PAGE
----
Elon Musk puts a $44 billion purchase for Twitter on hold, and Twitter’s stock drops.

Elon Musk puts a $44 billion purchase for Twitter on hold, and Twitter’s stock drops.

Tesla‘s $44 billion acquisition has been held until further information concerning phoney accounts is obtained. Elon Musk has put his $44 billion (£36 billion) bid for Twitter on hold after the social media network stated that only 5% of its users were spam or fraudulent accounts.

In a statement that showed scepticism, the Tesla CEO tweeted on Friday morning that the deal was being frozen while he sought details backing Twitter’s assertion.

Musk announced the action alongside a link to a Reuters report from May 2 that referenced a filing with the US Securities and Exchange Commission. Twitter claimed that fraudulent or spam accounts accounted for fewer than 5% of its user base.

Musk has committed to pay Twitter a $1 billion break fee if he pulls out of the arrangement. Twitter’s stock dropped 15% in pre-market trade to $38.21 on the news, raising fears that the acquisition will fall through.

The agreed-upon purchase price for Twitter is $54.20 per share. However, due to a drop in tech equities and a poor financial performance at the social media site, a known US short-selling business, which accepts bets against companies’ share values, indicated that Musk could submit a reduced proposal for Twitter.

In pre-market trade on Friday, Tesla shares were up over 6%.

Elon Musk says Twitter deal 'on hold' after spam/fake account report - The Verge

Musk has railed against fake or “bot” Twitter accounts, which real people don’t operate, and claimed following the takeover that he wants to enhance the network by “authenticating all humans.”

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Twitter permits automated accounts ranging from disaster early warning systems to algorithmic art to operate on the site. It adopted a new “automated account” label in 2021 to publicly identify accounts managed by a machine rather than a human. However, such accounts must adhere to tight guidelines or risk losing access.

Musk’s initial purchase of Twitter stock may have been driven by one of these automated accounts. The @elonjet Twitter feed, created by a 19-year-old aviation enthusiast, tracks and automatically tweets the location of Elon Musk’s private plane location using public flight tracker data.

Musk offered the adolescent $5,000 to buy the account and close it down in January, but the creator countered a $50,000 offer. A few days later, he started buying Twitter stock and filed his formal declaration that he owned a significant investment in early April.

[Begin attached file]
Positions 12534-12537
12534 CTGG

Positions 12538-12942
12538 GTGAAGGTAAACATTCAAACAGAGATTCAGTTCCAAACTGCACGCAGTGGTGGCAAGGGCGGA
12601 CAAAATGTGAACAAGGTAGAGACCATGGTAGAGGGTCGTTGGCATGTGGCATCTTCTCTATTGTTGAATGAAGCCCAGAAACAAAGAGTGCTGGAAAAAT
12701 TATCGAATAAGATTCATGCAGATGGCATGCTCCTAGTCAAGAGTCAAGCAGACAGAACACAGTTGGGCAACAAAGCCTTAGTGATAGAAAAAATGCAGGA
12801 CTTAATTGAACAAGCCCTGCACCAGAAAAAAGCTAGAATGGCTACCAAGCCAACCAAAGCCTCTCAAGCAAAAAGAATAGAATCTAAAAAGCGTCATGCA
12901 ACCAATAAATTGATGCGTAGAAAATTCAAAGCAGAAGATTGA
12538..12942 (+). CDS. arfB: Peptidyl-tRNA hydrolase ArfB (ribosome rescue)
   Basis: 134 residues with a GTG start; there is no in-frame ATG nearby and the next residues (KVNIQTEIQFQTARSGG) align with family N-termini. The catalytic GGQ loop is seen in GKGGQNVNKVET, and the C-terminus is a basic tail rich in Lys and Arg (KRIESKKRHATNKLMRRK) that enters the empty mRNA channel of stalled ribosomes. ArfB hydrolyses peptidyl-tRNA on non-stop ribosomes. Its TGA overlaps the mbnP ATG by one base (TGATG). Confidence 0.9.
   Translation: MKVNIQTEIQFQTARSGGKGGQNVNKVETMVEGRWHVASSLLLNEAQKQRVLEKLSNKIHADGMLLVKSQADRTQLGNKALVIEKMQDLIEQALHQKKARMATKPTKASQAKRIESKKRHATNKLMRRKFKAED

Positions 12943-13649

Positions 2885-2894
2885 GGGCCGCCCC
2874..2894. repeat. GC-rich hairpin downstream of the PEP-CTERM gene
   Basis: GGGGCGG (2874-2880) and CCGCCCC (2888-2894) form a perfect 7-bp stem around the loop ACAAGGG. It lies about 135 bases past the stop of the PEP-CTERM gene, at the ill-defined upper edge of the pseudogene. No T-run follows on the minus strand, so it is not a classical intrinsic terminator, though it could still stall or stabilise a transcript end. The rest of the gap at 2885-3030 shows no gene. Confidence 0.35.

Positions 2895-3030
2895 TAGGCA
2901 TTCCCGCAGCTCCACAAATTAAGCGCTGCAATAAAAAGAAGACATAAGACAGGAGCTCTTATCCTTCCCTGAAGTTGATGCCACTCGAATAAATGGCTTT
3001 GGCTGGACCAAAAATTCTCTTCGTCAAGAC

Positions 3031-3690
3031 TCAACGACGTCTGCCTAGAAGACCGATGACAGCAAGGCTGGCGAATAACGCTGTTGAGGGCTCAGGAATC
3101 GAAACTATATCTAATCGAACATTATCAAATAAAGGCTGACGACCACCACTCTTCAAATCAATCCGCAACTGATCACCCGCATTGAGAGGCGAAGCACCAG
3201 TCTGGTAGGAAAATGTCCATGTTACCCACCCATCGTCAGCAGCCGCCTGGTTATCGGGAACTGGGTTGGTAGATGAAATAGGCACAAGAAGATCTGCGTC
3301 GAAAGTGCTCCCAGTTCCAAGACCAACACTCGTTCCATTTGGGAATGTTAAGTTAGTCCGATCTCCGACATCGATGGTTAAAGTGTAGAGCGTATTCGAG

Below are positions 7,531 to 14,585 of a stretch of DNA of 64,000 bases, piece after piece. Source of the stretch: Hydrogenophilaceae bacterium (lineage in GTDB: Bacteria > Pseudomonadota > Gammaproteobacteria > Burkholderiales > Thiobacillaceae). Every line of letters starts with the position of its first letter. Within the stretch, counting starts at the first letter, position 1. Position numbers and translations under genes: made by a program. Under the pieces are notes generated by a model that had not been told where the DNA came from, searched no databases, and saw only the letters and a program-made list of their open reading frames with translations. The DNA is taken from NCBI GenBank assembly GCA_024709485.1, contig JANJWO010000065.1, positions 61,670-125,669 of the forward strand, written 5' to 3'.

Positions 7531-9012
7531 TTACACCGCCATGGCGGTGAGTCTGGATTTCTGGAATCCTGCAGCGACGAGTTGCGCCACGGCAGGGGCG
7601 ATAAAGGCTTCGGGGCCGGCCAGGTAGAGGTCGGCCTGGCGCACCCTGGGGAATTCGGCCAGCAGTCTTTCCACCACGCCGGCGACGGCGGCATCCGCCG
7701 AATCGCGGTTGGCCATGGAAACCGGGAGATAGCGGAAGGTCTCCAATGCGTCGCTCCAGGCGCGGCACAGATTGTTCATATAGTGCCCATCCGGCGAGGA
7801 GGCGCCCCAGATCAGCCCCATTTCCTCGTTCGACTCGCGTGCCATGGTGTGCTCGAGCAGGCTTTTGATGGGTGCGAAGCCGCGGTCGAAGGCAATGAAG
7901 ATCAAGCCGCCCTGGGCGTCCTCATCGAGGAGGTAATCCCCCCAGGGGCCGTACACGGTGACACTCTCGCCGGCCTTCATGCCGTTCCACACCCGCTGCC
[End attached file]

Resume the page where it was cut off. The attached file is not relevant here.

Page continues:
Spam accounts, which purposefully abuse Twitter’s terms of service in pursuit of commercial or political aims, outweigh declared automated accounts like @elonjet.

Such accounts may transmit advertisements or scams to other users via the reply feature or direct messages, or they may be attempts to sway public opinion by tweeting political propaganda.

Other phoney accounts exist solely to help individual users enhance their stats by purchasing followers, likes, and retweets from “bot dealers” who control thousands or millions of bogus accounts.

After releasing a report investigating social media manipulation in 2017, Oxford University’s Samuel Woolley remarked, “Bots dramatically magnify the power of one person to attempt to manipulate people.” “Imagine an unpleasant Facebook buddy who is always provoking political battles. “Wouldn’t it be a lot worse if they had a bot army of 5,000?”

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Musk protects Tesla while putting a hold on Twitter?

Elon Musk Secures Extra $7B Backing for Twitter Deal

Then there’s the possibility that Musk will want to renegotiate the Twitter purchase and push for a lesser price because the Twitter stock is still in the doldrums. According to Hindenberg Research, Musk would try to re-price the Twitter transaction, an economic research group based in the United States. “We Are Short Twitter,” the company declared in a tweet. Musk is in complete control. We believe there’s a good chance the Twitter deal will be re-priced lower.” At the same time, Hindenberg Research stated in its analysis that if Musk does not get his way, he may walk away from the purchase.

While stepping away from Twitter will require Musk to pay a $1 billion fee, Hindenberg Research believes Musk will not mind.

Twitter also acknowledged in its filing that it was in uncertain times until its contract with Musk was finished, even though less than 5% of users were bots. “Twitter warned in the filing that it faced various risks until the deal with Musk is concluded, including whether advertisers will continue to spend on Twitter and potential uncertainty surrounding (its) future intentions and strategy,” according to Reuters.

edited and proofread by nikita sharma

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